Jesus did some amazing things when he set out to do them. I’m always intrigued, however, at the incidental things he did—things he didn’t set out to do.
Early on, we learn that Jesus “set his face” toward Jerusalem (Luke 9:51). This simply meant he was resolute on getting to the Holy City. We know, from Palm Sunday forward, what he did after he arrived there. We commemorate these events every year during Holy Week. But the off-road things that happened along the way were quite astounding as well.
Consider the story of Blind Bartimaeus. Jesus left Jericho, heading out toward Jerusalem. A blind man was sitting along side the road, begging for sustenance. When he heard Jesus was passing by, he began screaming for Jesus to help him. The crowd attempted to shut him up, but he just yelled all the more.
He Wanted a Healing Experience
When Jesus heard Bartimaeus, he stopped, called him over, and asked the man what he wanted. The man wanted to be healed of his blindness, of course, and Jesus did just that. Having been cured, Bartimaeus began following as Jesus continued his trek toward Jerusalem.
This is merely one of many such incidents that occurred as Jesus traveled from town to town, village to village, and city to city. People approached him with their problems and their curiosities. Some did so in a bold manner. Others were more timid. Still, others attempted to do so reluctantly or even secretly.
The great thing about Jesus is that he usually made time for all these interruptions. The reason seems to be that, to him, they were not mere interruptions in his daily routine. They were people…people who needed help…people who needed a Messiah.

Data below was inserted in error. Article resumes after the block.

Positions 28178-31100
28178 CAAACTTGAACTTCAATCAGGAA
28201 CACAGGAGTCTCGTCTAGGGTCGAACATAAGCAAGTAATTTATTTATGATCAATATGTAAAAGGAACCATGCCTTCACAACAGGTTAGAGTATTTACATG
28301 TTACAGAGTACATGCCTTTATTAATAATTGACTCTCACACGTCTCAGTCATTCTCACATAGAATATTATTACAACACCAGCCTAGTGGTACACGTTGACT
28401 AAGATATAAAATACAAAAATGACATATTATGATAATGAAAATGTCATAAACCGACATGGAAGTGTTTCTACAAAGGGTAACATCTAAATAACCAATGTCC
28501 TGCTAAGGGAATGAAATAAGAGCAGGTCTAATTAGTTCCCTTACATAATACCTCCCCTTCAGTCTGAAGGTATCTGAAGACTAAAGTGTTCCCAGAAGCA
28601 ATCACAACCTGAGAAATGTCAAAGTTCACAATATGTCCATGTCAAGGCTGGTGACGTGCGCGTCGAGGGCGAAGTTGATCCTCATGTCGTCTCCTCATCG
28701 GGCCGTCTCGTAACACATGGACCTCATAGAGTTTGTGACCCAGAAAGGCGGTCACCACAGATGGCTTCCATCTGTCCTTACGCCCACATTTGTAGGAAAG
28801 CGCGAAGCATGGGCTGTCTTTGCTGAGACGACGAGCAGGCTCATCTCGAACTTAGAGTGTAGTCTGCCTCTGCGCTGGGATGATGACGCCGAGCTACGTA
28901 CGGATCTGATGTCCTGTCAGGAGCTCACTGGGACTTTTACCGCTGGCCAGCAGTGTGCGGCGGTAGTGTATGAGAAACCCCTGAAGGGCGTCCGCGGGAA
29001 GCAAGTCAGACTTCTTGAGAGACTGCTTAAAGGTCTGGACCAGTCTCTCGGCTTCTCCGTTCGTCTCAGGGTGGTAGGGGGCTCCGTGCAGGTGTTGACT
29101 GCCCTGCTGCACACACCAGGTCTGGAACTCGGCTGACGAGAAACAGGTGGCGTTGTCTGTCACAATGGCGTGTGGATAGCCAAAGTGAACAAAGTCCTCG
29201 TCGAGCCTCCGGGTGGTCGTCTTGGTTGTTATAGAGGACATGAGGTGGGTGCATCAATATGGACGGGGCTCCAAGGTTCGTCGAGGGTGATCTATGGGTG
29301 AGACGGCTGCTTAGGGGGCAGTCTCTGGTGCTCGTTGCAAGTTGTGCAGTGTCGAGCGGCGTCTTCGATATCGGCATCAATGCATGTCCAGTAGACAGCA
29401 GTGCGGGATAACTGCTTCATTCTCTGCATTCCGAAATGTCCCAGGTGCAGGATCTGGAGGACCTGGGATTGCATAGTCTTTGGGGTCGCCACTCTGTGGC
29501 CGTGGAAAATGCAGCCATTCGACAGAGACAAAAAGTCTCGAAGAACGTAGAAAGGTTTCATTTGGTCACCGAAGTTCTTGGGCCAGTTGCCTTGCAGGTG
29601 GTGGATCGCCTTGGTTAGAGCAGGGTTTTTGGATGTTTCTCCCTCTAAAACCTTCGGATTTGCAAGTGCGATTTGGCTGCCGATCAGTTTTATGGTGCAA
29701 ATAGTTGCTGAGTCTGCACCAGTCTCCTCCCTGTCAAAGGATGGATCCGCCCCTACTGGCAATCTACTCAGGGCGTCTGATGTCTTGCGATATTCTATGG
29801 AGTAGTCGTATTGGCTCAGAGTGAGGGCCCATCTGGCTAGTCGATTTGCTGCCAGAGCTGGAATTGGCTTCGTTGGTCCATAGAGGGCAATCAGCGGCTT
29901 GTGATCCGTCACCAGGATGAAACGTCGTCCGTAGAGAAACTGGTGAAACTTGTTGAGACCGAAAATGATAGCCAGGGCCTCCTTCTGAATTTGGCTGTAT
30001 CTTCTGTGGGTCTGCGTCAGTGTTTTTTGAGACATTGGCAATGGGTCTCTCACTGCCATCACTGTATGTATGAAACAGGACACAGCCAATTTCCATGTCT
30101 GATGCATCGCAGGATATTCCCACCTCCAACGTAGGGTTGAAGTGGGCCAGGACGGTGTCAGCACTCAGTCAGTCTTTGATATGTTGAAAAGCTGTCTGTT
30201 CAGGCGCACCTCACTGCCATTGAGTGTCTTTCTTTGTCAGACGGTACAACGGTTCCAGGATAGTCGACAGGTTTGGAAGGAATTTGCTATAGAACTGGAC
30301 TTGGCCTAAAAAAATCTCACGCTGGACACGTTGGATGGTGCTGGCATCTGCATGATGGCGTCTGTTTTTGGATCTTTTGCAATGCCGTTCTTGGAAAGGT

Maybe Our Greatest Challenge
Jesus made no bones about why he was here. He flat-out stated he had to preach the good news saying emphatically, “That is why I was sent.” (Luke 4:42-44) His mission was not to physically heal people, cast out their demons, or raise them from the dead. Still, he did these things and more. He did them almost incidentally, out of compassion for the human condition. He was not some mechanical god who came, fulfilled his assignment, and headed back home. He personally touched lives along the way—many lives.
This just might be our greatest challenge as we endeavor to follow Jesus in this life. As we strive to be more Christ-like, the one thing we can readily do is touch lives along the way. Yet, it might be the one thing we most often fail to do.
Our life and pilgrimage is a journey. As we travel the highways and byways of our earthly existence, we are interrupted—often far more than we’d like. The question for us then becomes, do we see these interruptions as off road experiences with Jesus, or mere annoyances to be sloughed off or dismissed summarily.
Interruptions are often people who need us—people who need a Messiah. Will they find him in you and me? I certainly hope so.
[Dave Zuchelli is a graduate of Pittsburgh Theological Seminary and is currently the pastor of Smith Chapel, in Great Falls, VA.]